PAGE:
Timothy Dalrymple on How Christians Should Greet the End of Roe V. Wade

Image: Illustration by Joe Anderson
Image: Illustration by Joe Anderson

One of the best parts of attending Perimeter Church in north Atlanta was seeing the parking lot for young families. Industrial-sized vans pulled in each Sunday and poured forth children. These were not shuttles that gathered youngsters from local neighborhoods but single-family vans filled with children who had been adopted domestically and internationally, many with special needs.

Perimeter families have adopted over 100 children in the past 13 years, due in large measure to a ministry incubated in the church. Named for the declaration in Psalm 68:6 that God “sets the lonely in families,” Promise686 has supported nearly 500 adoptions through grants and other assistance. The ministry supported the adoption of my daughter, whose congenital heart defect probably would have been fatal if she had been left in China’s state orphanage system.

Ministries such as Promise686 will be critical now that the US Supreme Court has overturned Roe v. Wade. We celebrate the ruling in Dobbs v. Jackson. The sanctity and dignity of all human life remains the preeminent moral issue of our time, and five decades of calling evil good has distorted the moral vision of our culture. Overturning Roe is a testament to a long faithfulness, passed down from parents to children to grandchildren, to fight for the lives and dignity of people in all stages of development. It could be the most significant moral achievement of a generation.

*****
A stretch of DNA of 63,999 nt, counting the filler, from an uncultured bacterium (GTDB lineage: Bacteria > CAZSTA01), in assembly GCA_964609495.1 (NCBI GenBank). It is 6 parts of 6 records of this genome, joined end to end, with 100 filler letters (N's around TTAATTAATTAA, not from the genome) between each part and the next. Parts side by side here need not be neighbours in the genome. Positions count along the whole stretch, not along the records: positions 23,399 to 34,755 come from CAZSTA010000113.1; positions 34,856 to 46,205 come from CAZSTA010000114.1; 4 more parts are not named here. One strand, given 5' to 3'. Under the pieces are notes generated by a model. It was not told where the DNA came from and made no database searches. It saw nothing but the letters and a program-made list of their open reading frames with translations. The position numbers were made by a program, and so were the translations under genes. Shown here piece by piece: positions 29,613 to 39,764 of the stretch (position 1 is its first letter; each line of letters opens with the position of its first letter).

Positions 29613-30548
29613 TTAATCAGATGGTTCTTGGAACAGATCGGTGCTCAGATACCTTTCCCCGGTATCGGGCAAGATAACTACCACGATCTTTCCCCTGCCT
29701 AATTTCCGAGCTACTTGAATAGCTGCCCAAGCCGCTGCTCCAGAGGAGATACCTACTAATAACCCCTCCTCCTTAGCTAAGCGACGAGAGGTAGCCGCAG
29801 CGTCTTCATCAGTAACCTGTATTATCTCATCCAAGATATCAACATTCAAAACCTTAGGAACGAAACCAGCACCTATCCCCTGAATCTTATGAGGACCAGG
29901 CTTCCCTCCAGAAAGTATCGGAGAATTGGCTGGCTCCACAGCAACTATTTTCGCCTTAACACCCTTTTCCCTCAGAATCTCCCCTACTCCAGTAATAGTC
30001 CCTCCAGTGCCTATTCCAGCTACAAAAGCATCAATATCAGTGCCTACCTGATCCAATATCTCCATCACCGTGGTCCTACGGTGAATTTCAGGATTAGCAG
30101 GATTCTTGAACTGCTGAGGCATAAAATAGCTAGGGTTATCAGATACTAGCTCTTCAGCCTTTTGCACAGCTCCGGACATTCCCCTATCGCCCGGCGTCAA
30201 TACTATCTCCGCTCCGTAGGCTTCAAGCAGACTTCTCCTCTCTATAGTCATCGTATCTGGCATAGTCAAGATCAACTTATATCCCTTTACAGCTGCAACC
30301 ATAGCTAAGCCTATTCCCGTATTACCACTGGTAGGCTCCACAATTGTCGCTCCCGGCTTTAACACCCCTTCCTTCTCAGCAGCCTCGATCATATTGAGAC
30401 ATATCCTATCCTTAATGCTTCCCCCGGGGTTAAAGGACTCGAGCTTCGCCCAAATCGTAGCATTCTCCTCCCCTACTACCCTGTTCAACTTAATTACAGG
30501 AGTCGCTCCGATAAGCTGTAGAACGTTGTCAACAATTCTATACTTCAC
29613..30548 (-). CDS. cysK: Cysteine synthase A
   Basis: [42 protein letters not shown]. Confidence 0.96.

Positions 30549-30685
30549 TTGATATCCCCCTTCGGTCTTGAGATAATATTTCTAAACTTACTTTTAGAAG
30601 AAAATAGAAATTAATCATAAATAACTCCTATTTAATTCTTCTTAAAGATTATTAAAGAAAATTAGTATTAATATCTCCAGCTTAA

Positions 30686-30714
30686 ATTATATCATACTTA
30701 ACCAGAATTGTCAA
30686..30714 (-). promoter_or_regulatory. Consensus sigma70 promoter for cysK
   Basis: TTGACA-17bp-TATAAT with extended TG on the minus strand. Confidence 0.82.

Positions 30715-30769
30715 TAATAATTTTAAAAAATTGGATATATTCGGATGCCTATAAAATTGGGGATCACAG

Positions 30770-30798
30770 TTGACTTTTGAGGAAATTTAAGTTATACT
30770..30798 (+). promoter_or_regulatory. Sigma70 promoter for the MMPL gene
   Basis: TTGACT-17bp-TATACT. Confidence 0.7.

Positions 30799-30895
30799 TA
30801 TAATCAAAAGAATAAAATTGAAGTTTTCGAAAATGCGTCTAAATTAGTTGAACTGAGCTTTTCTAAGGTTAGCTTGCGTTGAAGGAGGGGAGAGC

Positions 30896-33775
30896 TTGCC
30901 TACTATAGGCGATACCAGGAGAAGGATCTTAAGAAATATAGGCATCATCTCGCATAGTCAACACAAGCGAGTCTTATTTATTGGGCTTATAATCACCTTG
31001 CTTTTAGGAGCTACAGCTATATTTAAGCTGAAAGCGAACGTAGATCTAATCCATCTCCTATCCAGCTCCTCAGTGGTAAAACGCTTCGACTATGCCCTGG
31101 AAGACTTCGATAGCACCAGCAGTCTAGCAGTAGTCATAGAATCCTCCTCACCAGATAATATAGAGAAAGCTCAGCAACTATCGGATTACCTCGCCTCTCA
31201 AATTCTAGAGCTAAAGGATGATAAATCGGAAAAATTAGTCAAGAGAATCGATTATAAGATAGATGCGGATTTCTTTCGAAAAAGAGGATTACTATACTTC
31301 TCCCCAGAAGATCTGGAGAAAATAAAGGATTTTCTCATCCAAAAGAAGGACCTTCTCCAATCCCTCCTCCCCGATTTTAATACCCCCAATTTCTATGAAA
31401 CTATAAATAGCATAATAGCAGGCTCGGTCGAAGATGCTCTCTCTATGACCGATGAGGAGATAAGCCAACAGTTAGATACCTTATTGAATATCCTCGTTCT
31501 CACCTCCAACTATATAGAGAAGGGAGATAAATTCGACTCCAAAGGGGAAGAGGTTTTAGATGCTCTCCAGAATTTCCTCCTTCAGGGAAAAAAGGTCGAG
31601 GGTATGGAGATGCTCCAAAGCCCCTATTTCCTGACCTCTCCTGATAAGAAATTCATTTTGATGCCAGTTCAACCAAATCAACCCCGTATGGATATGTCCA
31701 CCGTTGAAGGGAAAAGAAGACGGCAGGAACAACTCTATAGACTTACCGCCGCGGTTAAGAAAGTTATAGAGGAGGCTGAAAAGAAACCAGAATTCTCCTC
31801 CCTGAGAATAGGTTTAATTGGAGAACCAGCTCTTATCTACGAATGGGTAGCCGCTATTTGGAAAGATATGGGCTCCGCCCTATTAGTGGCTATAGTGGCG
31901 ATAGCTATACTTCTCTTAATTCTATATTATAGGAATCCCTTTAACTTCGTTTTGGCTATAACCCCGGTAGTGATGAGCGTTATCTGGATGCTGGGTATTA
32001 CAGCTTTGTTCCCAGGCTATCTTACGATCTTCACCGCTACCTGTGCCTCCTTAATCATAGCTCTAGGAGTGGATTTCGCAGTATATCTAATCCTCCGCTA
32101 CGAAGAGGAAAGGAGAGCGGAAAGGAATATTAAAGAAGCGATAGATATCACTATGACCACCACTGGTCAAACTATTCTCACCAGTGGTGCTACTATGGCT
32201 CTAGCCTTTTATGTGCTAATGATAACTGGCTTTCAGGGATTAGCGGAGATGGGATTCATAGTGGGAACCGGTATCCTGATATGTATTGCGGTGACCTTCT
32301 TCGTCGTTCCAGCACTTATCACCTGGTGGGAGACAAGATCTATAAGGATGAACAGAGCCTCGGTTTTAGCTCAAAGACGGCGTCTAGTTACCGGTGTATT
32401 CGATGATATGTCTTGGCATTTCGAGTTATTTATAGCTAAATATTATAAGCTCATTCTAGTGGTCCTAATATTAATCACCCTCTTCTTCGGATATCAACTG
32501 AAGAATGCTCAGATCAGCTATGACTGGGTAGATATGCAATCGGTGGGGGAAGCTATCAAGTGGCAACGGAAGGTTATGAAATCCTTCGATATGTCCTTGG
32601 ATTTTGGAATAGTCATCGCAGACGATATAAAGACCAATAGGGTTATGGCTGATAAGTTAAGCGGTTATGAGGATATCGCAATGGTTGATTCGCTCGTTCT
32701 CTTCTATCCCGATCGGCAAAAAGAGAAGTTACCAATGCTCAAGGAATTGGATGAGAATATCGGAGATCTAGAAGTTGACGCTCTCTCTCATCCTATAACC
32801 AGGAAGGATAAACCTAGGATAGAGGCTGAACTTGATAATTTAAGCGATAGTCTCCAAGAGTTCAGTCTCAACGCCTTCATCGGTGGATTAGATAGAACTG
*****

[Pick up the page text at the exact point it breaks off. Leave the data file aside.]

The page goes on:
But what will a faithful response to success look like? Overturning Roe sends abortion policy decisions back to the states, and many will prohibit or have prohibited abortion. In the words of Jedd Medefind, president of the Christian Alliance for Orphans, “Many children will be born that would have been previously aborted,” and many to parents “that are strained and struggling.”

Is adoption the answer? Probably not. It is, at best, only part of the answer.

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Source: Christianity Today